Obviously, considering the plot, the sex is limited strictly to the shows the sex negatives watch. Dripping with 1980s flare and fashion, these stage shows are creative and well-costumed. Stephen Sayadian’s films embrace everything that was fabulous and flattering from that decade: sharp angular silhouettes, bold solids, wide black and white stripes. It was all about geometry then—at least, the cool stuff was. I have been suitably impressed with the sets and costumes for all three of the Sayadian films I have seen. The superb synth soundtrack from Mitchell Froom hits every right note; absolutely perfect musical accompaniment. I love this soundtrack so much that I own it. Black and white striped teddies, angular phone booths, sunglass-bespectacled studs, naked ladies in cases—there is just so much to say about the aesthetics here.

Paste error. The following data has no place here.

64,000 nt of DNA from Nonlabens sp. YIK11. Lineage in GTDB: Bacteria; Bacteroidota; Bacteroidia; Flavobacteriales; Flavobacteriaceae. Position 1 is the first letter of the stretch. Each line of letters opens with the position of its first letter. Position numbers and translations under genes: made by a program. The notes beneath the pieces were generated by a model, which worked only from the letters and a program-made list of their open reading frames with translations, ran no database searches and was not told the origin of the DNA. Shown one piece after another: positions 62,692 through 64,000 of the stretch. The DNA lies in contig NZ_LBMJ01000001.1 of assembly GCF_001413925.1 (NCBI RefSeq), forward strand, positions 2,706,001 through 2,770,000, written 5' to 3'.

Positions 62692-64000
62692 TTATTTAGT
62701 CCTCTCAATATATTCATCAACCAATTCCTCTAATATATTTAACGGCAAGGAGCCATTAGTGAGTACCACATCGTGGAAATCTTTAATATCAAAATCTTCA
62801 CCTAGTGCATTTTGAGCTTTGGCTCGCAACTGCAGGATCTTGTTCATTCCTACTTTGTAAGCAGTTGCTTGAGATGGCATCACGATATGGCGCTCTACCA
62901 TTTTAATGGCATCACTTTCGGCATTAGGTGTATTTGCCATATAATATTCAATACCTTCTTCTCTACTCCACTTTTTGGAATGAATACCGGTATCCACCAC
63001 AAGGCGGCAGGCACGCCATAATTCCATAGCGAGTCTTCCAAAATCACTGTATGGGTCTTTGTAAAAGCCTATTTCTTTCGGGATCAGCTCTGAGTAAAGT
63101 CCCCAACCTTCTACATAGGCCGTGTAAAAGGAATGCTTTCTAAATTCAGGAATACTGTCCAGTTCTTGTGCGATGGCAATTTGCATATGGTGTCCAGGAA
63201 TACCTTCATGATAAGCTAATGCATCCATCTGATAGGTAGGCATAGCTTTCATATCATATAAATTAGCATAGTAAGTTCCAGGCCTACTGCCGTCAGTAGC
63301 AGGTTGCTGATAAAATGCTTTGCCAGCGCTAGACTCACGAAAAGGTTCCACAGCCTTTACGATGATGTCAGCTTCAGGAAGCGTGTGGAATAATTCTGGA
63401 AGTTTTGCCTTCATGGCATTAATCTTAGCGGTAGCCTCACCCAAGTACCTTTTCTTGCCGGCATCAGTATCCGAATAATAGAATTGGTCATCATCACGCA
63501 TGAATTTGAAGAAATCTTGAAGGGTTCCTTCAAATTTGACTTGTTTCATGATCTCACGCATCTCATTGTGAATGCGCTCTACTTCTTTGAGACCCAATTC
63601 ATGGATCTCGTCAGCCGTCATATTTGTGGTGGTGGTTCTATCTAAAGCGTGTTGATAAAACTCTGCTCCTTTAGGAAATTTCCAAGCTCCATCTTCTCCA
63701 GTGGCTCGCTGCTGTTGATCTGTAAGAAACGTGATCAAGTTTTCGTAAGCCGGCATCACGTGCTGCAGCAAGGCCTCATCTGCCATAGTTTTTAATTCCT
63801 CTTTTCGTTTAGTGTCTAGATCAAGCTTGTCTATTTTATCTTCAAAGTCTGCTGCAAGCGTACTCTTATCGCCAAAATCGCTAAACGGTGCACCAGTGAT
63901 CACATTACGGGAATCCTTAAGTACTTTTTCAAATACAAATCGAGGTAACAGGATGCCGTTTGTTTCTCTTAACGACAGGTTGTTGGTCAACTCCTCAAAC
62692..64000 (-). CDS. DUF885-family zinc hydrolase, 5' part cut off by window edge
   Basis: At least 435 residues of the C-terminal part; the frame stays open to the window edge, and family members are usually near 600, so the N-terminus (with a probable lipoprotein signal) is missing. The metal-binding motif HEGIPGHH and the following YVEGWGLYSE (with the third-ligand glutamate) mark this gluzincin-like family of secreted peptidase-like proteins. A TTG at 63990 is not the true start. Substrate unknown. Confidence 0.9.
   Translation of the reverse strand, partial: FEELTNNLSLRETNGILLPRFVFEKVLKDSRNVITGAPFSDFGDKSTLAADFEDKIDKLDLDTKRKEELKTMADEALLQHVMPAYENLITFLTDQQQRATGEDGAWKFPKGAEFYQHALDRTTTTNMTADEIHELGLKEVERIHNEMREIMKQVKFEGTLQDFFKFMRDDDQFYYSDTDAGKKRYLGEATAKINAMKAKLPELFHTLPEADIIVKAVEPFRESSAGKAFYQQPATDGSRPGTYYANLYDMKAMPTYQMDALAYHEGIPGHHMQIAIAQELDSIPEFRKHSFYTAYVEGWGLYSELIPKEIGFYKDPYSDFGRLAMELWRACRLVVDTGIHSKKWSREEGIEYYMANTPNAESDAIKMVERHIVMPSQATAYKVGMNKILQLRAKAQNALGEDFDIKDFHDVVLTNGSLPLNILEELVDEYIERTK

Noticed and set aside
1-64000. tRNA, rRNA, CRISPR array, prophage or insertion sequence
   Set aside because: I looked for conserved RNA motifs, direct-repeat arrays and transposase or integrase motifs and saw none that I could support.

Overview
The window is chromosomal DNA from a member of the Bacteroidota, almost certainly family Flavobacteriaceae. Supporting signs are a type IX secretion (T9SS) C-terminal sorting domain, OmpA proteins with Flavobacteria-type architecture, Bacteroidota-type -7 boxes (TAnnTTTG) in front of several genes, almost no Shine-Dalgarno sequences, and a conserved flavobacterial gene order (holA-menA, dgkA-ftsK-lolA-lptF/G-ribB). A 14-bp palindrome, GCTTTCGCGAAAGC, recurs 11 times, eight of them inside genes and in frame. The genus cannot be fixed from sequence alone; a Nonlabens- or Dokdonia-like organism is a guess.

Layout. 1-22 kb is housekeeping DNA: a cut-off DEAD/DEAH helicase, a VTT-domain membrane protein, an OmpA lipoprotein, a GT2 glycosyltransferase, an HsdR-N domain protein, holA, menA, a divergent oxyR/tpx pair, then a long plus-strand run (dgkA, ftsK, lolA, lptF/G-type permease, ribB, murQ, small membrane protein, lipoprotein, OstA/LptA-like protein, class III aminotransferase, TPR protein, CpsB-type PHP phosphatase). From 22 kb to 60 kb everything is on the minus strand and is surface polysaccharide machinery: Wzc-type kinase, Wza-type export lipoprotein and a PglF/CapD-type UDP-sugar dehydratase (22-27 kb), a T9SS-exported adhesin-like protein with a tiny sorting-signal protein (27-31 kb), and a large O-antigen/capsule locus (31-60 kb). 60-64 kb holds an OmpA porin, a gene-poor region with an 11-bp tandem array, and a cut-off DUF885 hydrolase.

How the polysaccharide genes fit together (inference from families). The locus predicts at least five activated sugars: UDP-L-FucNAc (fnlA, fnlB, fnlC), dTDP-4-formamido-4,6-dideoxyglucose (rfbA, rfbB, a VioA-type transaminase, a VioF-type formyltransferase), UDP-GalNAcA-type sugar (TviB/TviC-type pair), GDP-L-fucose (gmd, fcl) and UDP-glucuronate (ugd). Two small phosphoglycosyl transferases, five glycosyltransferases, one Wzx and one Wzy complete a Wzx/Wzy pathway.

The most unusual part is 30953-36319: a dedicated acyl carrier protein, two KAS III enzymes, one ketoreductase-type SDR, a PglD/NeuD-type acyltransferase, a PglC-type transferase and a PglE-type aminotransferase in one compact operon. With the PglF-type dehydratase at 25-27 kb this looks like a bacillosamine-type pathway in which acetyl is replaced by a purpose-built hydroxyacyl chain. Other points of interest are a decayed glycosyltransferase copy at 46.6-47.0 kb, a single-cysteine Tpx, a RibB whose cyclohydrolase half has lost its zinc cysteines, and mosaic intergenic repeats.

Cafe Flesh is a visual treat that oozes the 1980s with good performances and a badass soundtrack. A highly entertaining, tongue-in-cheek, apocalyptic adult adventure.
Fun fact; if you do a Google search for an adult film title, its IMDB listing is usually the first or second hit that will come up. If, however, you are on the IMDB website and search that title, it will not come up at all, unless you use the advanced search feature and toggle the button to “include” adult titles every time.
Included in the set: Horror Rises from the Tomb (1973) Vengeance of the Zombies (1973) Blue Eyes of the Broken Doll (1974) Human Beasts (1980) Night of the Werewolf (1981)
I have been a longtime fan ofPaul Naschyy’s work. One of Spain’s most prolific genre actors, he starred in over 100 films, almost half of which he wrote. Naschy also directed more than 20 movies. He played several monsters, but most often he played the werewolf Waldemar Daninsky.